Poet and physician Rafael Campo was born in Dover, New Jersey, to a Cuban father and an Italian mother. Upon entering college at Amherst, he planned to become a doctor; however, he had been drawn to poetry since adolescence, and as an undergraduate, this interest was encouraged by his studies under early queer theorist Eve Kosofsky Sedgwick. In her poetry workshop, he finally found a space to express himself as a gay Latinx man. He received his BA and MA from Amherst, then attended Harvard Medical School. In the third year of the program, Campo suddenly doubted his choice and switched his focus to poetry, leaving for a creative writing master’s program at Boston University. He studied with Derek Walcott and Robert Pinsky for a year before returning to Harvard to complete his MD. Campo performed his medical residency in San Francisco, where the HIV/AIDS epidemic was in full swing. There, he attended the 1993 Gay Pride Parade, whose message of solidarity and hope brought new energy to his work as both doctor and poet.
In 1993, Campo’s first poetry collection, The Other Man Was Me: A Voyage to the New World, won the National Poetry Series Open Competition. Since then, he has published numerous other collections, including Comfort Measures Only: New and Selected Poems, 1994-2016 (Duke University Press, 2018); The Enemy (2007), recipient of the Sheila Motton Book Prize from the New England Poetry Club; Diva (1999), a finalist for the National Book Critics Circle Award; and What the Body Told (1996), winner of a Lambda Literary Award. Campo’s poetry has been selected for inclusion in the Best American Poetry and Pushcart Prize anthologies and has appeared in major journals and newspapers including the American Poetry Review, The New York Times Magazine, The Los Angeles Times, The Nation, The Boston Globe, The New Republic, Paris Review, Salon, Slate, and The Washington Post’s “Book World.” His poetry, which touches on topics of identity, family, health, and illness, has been translated into six languages. Campo is also the author of two prose books: The Poetry of Healing (1997), winner of a Lambda Literary Award in Memoir, and The Healing Art: A Doctor’s Black Bag of Poetry (2003).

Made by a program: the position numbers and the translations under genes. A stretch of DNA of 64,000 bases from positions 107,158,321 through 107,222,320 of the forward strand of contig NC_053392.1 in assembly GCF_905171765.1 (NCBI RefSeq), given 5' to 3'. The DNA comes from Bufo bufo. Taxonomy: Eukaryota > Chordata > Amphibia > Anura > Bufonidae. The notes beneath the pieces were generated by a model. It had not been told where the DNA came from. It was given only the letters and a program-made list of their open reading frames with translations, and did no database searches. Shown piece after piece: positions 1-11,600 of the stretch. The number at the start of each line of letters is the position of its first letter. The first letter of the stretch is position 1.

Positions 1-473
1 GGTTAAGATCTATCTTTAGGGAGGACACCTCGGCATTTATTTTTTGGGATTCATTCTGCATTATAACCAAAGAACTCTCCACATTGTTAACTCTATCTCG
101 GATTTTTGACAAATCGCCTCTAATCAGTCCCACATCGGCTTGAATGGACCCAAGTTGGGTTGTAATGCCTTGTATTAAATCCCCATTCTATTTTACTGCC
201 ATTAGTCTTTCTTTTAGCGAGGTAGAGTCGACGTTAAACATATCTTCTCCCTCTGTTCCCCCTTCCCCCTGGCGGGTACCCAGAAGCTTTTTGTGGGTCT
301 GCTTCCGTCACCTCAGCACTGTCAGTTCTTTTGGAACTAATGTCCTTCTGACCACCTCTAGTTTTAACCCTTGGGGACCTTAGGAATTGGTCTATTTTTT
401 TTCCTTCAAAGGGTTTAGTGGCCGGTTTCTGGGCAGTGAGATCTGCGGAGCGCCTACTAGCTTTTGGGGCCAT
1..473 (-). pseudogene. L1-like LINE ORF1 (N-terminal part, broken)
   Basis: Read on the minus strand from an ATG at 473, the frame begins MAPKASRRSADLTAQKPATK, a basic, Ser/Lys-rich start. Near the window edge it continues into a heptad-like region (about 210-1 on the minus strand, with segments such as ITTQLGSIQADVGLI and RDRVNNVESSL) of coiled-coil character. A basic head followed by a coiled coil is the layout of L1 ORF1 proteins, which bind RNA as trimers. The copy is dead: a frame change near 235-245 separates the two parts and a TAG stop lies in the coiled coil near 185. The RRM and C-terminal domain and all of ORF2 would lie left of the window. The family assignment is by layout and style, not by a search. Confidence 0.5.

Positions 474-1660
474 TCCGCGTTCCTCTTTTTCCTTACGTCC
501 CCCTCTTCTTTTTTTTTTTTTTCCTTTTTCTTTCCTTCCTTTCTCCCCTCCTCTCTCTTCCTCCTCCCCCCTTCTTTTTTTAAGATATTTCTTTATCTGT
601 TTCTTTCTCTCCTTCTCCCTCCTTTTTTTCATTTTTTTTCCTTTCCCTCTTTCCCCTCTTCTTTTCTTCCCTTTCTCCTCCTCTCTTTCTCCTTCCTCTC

A recipient of the Nicholas E. Davies Memorial Scholar Award from the American College of Physicians for outstanding humanism in medicine, Campo has served as a resident poet at Brandeis University and the University of Illinois at Champaign-Urbana. His many honors include an honorary Doctor of Literature degree from Amherst College, the Hippocrates Open International Prize for Poetry and Medicine for original verse on a medical theme, the National Hispanic Academy of Arts and Sciences Annual Achievement Award, and fellowships from the Guggenheim Foundation and the Echoing Green Foundation. He lectures widely, appearing at venues such as the Folger Shakespeare Library, the Library of Congress, and the 92nd Street Y, and leads workshops related to medicine, writing, and culture.
Campo serves as the Director of Literature and Writing Programs of the Arts and Humanities Initiative at Harvard Medical School. He also practices internal medicine at both Harvard Medical School and Beth Israel Deaconess Medical Center in Boston and is the poetry editor for JAMA, the Journal of the American Medical Association. Campo often brings poetry into his work as a doctor, leading patients in poetry workshops and recommending poems as “prescriptions” to read.